Japan’s core inflation climbed to 4% on an annualized basis in December last year, the highest level since December 1981, fueled in part by higher energy bills, government data showed on Thursday.
Price increases accelerated in December following a 3.7% increase in November, while official figures from the ministry of internal affairs put annual inflation in 2022 at 2.3%.
Monthly consumer price indexes climbed 0.2% in December, unchanged from the prior month.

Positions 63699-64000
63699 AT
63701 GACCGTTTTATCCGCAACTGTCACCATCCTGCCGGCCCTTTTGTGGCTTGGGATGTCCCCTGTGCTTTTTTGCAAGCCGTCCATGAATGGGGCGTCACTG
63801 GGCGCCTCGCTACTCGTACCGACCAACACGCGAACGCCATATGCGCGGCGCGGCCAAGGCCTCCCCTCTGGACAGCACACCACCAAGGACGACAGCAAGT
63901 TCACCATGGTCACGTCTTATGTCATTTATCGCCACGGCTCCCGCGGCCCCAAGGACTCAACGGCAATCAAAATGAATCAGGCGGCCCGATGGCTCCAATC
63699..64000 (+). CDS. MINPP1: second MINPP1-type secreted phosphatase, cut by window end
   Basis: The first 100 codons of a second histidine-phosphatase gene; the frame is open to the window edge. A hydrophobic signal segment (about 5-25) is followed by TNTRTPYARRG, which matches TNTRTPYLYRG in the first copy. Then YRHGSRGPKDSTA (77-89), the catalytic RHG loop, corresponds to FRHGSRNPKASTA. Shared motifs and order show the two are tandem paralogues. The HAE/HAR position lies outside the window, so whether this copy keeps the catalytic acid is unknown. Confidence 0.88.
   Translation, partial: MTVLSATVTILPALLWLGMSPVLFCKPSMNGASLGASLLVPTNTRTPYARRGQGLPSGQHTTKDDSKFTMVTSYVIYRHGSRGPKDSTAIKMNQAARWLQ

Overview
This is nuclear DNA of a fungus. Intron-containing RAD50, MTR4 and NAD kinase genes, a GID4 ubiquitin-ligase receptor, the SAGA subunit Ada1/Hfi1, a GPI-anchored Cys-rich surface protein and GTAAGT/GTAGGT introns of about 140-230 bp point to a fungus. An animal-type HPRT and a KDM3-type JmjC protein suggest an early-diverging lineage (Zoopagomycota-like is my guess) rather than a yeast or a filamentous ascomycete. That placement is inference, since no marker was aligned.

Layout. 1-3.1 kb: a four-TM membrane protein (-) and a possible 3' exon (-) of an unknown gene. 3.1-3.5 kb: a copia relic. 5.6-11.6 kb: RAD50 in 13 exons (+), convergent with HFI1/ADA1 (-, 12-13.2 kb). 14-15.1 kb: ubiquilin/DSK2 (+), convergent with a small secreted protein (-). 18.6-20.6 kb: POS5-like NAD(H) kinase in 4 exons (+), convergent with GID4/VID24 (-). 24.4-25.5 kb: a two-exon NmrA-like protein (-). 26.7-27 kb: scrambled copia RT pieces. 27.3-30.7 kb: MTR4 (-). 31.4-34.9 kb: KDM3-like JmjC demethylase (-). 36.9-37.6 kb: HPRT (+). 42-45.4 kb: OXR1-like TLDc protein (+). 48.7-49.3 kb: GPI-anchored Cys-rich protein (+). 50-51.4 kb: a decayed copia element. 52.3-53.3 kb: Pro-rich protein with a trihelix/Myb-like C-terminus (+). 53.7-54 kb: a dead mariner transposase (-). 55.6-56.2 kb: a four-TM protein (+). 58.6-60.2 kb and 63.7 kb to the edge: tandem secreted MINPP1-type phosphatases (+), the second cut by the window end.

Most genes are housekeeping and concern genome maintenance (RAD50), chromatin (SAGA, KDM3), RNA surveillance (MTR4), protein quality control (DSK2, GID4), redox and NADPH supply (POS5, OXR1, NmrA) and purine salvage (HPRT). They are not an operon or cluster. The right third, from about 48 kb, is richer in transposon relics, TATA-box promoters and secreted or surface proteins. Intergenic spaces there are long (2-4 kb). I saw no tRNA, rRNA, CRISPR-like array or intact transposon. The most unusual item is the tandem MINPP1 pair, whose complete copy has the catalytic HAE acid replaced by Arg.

The data came out days after Japan’s central bank decided to keep its ultra-easy monetary policy in place, despite most of its counterparts around the world have raised rates in response to rising prices.
While this figure is significantly higher than the Bank of Japan’s long-standing inflation target of 2%, it is still considerably below the still sky-high levels that have generated concern in the United States, Britain, and elsewhere.
According to official statistics, the acceleration in December was caused by higher prices for a variety of processed foods, as well as increases in the cost of utilities like electricity and gas.